post #21 of 21
Originally Posted by eman View Post

Chicken is one of the easiest things to dry out when smoking it.

 You might try laying a few strips of bacon on top of each piece to keep some fat on it.

 Will change your flaor profile a bit,but a lil bacon never hurt anyone.

True, very true...pork chops being a close second on the list, IMO.



To go along with the rest, I would also add that internal temps are everything with lean meats such as chicken breast, pork loin and the various lean cuts of beef, so probe if at all possible. Looks are only a small part of the picture.


Some other aids for moisture retention are added smoke chamber humidity, and slightly reduced smoke chamber temps (200-210*) for smaller cuts. The reduction in chamber temp slows the internal temp climb rate, which in turn can reduce moisture loss due to steam-off, plus, give you more time to react to internal temp readings. The higher the chamber temp, the faster the internal temp rise, the less time you have to get things moving, the more chance you have to over-cook by not catching temps on time, etc, get the point.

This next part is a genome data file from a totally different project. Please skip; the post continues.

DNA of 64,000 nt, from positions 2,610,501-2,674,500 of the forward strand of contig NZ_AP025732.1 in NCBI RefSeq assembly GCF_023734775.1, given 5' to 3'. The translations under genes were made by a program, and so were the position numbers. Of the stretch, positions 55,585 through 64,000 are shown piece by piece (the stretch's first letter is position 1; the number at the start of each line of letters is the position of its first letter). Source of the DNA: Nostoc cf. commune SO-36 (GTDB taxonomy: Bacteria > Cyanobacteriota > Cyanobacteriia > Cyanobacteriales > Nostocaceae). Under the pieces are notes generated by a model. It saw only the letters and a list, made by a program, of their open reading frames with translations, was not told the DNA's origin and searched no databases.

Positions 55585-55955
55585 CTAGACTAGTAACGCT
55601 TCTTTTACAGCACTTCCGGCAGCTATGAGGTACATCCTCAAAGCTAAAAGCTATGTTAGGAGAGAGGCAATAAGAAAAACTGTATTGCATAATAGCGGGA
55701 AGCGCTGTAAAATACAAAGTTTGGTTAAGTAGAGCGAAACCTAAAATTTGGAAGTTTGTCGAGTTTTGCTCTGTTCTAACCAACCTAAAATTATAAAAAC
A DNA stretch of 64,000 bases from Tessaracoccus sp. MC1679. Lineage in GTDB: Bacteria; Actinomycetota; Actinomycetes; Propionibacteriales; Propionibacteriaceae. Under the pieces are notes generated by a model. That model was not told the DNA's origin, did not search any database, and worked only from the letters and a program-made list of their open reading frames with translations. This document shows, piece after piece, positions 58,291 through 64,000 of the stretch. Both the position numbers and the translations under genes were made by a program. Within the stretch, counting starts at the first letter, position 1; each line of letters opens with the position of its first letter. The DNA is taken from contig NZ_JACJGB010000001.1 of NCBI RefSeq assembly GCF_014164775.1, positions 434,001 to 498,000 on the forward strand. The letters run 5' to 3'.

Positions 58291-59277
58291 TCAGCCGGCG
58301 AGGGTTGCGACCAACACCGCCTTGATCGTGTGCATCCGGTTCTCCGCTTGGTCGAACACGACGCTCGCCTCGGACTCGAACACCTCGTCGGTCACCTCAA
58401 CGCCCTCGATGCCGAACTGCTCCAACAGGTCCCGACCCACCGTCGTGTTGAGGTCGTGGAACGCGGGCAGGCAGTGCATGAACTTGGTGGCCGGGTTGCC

If skin-on bird is your thing, fine, but it's not necessary for moisture retention. I smoke skinless whole birds, quarters, brests, thighs...everything but the wings themselves...cook to minimum recommended (165* breast), but I like to go to 170* in bone-in thighs...never had dried out chix with skinless if I keep internal temps in check.


Pork chops are another story...usually too thin for my probes to work accurately, so I go by the amount and color of pooling juices on the top and a cut into the meat to determine color...not the best, but never had issues (USDA inspected meats only), and don't have a better way at this point.